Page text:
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1940s Recipes + Menus


November 1941

This should really be called a Dry Manhattan. The recipe provides proportions but fails to disclose what measuring tool you should use. Making more than two at a time is difficult because of the amount of ice you need to properly chill the liquid. An ounce of vermouth and two ounces of rye works nicely for one drink. If this is too dry for you, try making a “perfect” Manhattan—with half sweet vermouth and half dry vermouth. There’s a reason it’s earned that name.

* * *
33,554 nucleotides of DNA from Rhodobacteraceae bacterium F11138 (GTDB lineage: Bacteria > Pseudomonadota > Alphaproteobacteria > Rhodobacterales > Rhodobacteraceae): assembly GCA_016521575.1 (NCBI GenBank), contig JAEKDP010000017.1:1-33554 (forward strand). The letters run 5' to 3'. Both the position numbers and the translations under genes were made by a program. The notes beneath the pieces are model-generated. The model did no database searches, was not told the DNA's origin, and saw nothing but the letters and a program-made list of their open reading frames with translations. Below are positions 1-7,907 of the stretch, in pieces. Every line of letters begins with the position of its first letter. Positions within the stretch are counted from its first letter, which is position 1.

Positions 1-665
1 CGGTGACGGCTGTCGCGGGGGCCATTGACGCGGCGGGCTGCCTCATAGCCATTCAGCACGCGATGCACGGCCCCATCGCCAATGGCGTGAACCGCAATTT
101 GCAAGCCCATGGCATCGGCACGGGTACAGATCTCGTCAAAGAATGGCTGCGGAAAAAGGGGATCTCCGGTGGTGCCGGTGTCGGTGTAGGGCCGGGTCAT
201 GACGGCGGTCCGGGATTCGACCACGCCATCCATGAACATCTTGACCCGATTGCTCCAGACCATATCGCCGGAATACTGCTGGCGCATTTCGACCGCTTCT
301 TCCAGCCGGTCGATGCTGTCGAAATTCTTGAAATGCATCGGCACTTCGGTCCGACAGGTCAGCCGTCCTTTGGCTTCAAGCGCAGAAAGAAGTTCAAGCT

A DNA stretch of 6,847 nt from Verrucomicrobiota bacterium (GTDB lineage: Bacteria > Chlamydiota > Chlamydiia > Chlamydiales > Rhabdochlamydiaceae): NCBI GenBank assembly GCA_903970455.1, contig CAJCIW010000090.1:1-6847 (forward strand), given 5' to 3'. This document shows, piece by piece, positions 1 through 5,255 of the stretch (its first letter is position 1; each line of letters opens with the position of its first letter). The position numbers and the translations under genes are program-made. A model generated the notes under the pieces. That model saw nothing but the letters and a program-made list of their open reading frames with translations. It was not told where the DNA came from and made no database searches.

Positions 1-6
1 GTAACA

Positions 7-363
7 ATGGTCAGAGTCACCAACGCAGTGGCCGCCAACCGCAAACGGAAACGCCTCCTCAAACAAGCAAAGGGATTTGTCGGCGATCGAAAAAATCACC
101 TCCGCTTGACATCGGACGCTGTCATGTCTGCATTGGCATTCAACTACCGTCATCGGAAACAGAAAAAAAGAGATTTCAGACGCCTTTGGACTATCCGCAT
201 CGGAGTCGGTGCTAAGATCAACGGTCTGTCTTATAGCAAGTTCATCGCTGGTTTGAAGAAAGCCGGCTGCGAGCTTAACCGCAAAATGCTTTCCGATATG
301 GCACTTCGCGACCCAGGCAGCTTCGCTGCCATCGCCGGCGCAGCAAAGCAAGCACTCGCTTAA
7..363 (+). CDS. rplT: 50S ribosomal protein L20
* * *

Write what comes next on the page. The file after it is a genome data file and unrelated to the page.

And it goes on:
Watch master “mixstress” Alberta Straub demonstrate professional techniques for stirring your cocktail to chilled perfection.

It has always seemed to this native that the official recipe for a Manhattan should call for a rye whiskey, since that is the standard liquor used in New York City itself, whence the name of the drink. As in the case of the Martini, the Manhattan, with its Vermouth content, must be stirred or “spooned” rather than shaken, when finally you have added ice and are ready to chill the potation. If you shake this drink, or “rock the baby,” the Vermouth will cloud.

In a cocktail shaker combine 1/3 French (dry) Vermouth, 2/3 rye whiskey, and a dash of Angostura bitters. Stir in cracked ice, and strain into a cocktail glass which has been prepared with a maraschino cherry.